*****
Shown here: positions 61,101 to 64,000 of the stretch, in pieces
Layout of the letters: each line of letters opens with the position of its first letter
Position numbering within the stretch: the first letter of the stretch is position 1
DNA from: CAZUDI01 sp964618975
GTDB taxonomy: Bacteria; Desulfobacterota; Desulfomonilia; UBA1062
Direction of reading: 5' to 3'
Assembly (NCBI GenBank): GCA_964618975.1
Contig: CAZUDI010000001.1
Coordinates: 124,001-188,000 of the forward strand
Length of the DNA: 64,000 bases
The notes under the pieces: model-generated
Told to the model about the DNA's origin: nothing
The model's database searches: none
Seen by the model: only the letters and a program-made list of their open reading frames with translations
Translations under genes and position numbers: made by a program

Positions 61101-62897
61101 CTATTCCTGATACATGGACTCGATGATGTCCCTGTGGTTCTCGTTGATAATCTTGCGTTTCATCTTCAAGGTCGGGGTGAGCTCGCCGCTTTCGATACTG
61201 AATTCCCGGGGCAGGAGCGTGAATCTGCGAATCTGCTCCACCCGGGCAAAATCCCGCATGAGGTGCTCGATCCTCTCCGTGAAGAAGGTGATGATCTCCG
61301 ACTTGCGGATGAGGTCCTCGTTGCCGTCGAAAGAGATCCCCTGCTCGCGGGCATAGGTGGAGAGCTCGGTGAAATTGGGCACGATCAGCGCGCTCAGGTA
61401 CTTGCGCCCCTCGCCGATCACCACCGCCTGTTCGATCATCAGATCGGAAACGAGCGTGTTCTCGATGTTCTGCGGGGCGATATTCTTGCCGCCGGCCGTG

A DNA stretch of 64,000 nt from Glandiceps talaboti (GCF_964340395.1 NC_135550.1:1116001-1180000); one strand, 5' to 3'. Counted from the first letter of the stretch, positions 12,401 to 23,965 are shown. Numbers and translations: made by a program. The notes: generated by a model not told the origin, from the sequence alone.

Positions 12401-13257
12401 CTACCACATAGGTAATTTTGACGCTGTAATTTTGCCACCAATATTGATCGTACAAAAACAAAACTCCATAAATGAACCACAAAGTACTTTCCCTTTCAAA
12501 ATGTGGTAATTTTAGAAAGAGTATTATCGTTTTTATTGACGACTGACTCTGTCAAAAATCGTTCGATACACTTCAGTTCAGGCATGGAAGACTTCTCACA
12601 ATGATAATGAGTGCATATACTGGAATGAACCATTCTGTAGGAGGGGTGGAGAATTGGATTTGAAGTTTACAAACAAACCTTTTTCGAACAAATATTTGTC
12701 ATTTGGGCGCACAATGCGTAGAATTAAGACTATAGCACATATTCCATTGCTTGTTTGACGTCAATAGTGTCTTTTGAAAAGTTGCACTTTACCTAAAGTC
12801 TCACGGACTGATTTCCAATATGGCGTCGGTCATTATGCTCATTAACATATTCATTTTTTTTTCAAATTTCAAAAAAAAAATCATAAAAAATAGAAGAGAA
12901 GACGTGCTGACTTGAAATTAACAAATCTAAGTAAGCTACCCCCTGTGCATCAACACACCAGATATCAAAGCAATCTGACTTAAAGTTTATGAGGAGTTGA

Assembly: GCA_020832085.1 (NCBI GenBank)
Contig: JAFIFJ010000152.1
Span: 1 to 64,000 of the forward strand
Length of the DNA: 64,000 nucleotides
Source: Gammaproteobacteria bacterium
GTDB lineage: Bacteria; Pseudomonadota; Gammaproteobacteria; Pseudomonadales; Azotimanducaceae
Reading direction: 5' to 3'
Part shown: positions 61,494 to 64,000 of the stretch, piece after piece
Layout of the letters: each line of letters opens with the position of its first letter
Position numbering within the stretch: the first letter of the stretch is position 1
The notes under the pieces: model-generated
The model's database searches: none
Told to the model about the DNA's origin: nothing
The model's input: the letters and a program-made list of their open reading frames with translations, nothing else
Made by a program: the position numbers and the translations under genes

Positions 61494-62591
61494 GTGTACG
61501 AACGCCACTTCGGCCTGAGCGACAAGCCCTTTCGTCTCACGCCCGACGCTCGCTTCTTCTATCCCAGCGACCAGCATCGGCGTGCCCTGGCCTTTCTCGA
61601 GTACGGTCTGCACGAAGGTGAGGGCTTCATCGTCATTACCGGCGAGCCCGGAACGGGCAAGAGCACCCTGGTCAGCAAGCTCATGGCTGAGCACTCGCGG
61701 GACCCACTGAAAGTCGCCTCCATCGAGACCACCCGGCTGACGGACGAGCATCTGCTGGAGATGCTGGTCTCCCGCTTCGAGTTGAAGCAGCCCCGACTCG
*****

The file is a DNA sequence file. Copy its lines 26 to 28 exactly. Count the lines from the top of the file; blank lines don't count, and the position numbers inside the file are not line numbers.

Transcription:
12701 ATTTGGGCGCACAATGCGTAGAATTAAGACTATAGCACATATTCCATTGCTTGTTTGACGTCAATAGTGTCTTTTGAAAAGTTGCACTTTACCTAAAGTC
12801 TCACGGACTGATTTCCAATATGGCGTCGGTCATTATGCTCATTAACATATTCATTTTTTTTTCAAATTTCAAAAAAAAAATCATAAAAAATAGAAGAGAA
12901 GACGTGCTGACTTGAAATTAACAAATCTAAGTAAGCTACCCCCTGTGCATCAACACACCAGATATCAAAGCAATCTGACTTAAAGTTTATGAGGAGTTGA